Tag Archives: customer relationship management

Support Channels: 3 reasons why you don’t like forums (but Companies do)

Forums are an incredibly powerful tool.. and I don’t like them.
I never liked them as a customer, I don’t like them as an agent.. and you know why? Because nobody seems to get them right and I have no power over it.

If you ever used them, you probably know that is really hard to find the information you were looking for unless you have a lot of patience and you really know what to search and how [xkcd.com].

So what are the real goals behind forums and on-line communities?
What are Companies trying to achieve?


Goal #1: create a community

Forums are made so that communities can spark around the products, but people know better than companies that having something in common does not make a herd of strangers a community.

People usually lands on forums because they want a problem solved, not because they want to make new friends.
Their problem is always bigger than yours, there must be somebody else out there that has found a solution and it must be in the first page.


Goal #2: create a knowledge base

Another goal pursued by companies is the creation of a Knowledge Base, a place where all the solutions might be stored like books in the Library of Alexandria.
Nevertheless, the era of Internet brought us a bad habit: impatience.
If something is not in the first three search results, we don’t even bother scrolling down and there is no such a thing as a second page of results.
Accessibility matters: if what a person is looking for does not stand up the moment we walk into the library, is simply “not there”, like when a child says “Moooom, where is my jacket?” without even looking for it: I want it all, I want it now.

It is only when you think about customer service and satisfaction, looking at the bigger picture, that you start to see the real raison d’etre of forums.



Spending energies driven by a discomfort only increases the original negative feeling, affecting the perception of the Company, of the product and of the support.

The fact that forums are public, manually tagged and coded (yes, by real people), lets customers know that the Company is reading. Customers want the Company to know how pissed off they are, impacting on the public image.

A mainstream forum is no more than a rant box, a room of pain: it lets every customer blow off the rage making it public, but at the same time inaccessible; relying on the simple inability of the average person to find what they were looking for. In this sense, forums are the real ancestor of Twitter as a media channel: Company gets visibility, but only the last comments are the ones that will really be seen (most of the time). Mood is usually not monitored.

Thanks to forums, Companies have marketing black holes that allow them to do whatever they want: gather information about issues with their products, get in touch selectively with customers and ignore all the background noise.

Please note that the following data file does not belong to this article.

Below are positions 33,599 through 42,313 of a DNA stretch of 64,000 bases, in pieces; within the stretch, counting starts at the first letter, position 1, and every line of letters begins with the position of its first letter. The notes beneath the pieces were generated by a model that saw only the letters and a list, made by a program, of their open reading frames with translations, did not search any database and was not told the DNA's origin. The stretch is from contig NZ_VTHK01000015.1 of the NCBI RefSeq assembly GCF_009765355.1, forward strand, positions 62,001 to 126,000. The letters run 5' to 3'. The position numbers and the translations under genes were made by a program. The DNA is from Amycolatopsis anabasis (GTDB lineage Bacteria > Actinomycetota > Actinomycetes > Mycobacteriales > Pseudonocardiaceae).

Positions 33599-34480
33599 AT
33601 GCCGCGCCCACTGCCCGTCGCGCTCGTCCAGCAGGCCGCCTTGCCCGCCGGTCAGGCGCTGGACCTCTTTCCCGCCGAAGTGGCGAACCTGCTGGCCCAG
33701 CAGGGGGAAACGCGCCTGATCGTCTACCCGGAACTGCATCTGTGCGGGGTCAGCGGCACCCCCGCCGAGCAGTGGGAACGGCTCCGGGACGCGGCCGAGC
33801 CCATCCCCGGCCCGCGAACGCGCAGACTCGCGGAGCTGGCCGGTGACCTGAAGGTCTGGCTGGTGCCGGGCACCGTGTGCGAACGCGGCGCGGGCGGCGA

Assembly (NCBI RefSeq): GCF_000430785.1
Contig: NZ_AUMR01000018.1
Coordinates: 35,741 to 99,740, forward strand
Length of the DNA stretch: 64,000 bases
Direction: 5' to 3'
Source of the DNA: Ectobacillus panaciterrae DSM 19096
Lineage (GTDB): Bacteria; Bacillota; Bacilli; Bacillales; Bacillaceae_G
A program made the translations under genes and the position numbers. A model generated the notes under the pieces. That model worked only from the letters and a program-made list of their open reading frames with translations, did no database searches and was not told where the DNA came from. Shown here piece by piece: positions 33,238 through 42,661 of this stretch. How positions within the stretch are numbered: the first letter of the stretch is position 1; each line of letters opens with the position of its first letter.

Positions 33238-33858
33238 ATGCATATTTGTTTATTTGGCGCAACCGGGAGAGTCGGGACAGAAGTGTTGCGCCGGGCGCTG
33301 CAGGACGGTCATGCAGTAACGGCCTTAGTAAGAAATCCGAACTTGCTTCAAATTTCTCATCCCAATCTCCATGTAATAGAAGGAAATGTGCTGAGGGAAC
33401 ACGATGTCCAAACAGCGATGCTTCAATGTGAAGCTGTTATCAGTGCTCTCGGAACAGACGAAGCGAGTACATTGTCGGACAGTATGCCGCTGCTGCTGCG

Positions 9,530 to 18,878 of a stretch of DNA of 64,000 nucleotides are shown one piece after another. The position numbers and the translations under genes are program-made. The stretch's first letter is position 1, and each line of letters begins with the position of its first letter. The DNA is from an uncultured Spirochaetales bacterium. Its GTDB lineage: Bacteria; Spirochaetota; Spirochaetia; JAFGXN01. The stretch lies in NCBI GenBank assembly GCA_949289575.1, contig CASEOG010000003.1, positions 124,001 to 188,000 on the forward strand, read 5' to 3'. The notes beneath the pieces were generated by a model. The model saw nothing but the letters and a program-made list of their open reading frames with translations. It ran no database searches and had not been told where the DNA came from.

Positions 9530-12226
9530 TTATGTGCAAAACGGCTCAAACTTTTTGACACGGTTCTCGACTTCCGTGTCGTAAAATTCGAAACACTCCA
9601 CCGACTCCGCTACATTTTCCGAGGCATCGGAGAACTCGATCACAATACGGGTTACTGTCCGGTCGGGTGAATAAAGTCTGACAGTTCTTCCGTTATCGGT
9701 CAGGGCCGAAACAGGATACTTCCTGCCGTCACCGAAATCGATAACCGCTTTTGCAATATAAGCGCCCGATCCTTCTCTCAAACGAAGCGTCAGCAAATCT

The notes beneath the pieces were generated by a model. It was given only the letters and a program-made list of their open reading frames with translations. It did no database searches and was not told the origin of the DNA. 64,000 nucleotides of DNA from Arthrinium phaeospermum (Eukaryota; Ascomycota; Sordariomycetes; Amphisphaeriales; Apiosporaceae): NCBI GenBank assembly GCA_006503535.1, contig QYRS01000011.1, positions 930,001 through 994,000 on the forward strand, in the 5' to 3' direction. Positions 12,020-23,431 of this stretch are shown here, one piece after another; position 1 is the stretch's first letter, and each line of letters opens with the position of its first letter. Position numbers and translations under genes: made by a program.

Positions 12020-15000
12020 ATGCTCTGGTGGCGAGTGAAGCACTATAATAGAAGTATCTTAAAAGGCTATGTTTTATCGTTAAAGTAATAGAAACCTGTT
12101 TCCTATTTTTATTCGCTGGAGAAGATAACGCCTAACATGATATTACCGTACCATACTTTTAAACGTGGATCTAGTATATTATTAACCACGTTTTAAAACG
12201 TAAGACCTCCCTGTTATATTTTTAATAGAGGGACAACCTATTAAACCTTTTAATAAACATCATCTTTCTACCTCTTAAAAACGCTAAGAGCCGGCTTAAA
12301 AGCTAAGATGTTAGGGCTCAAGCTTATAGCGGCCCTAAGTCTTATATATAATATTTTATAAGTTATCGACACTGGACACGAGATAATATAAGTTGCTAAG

On top of that, there is another good reason why forums are a great resource to every Company that knows how to use them, and I call it “Evangelization”.


Extra bonus: additional workforce

When a community reaches a critical mass, be it because of a great Company or a great product, it will be easy to find customers really different from Joe Sixpack; customers willing to defend the line of the Company beyond the extra mile: fanboys, most valuable professionals, technology evangelists.

This people is the most valuable resource a Company can nurture through forums, having them working as customer service agents without them really realizing it.

This kind of customer wants to feel part of the Company more than everything else, but did not had the chance. Some of them hope to be noticed by the Company.
They will get more productive with time, not just because they will have more experience, but because the Company will award them, fueling the sense of belonging with a processes similar to gamification.
Small gifts, prizes, tokens of gratitude will increase the product and brand loyalty, creating business agents out of ordinary users but with three added benefits:
– The Company does not pay them
– The Company is not responsible for them
– The Company gets free positive marketing

Since the “evangelists” are third parties and not employees, they are not paid of their work and their actions can never be associated to the Company. This protects Companies from every downside, letting them hold the whip hand.
Their condition of “wanna-be part of the family”, triggers psychological mechanisms that let the marketing reach places and moments that are normally private: social occasions, for instance.
Fanboys, more than everybody else, will never lose a chance to show how much they know about the product, trying to attract everybody else to their cult.
Their reputation is publicly fueled by every single token and recognition that the company is willing to give: a digital badge, a real medal, a phone that costs 100 € to manufacture.. you name it.


So.. how do you like forums now?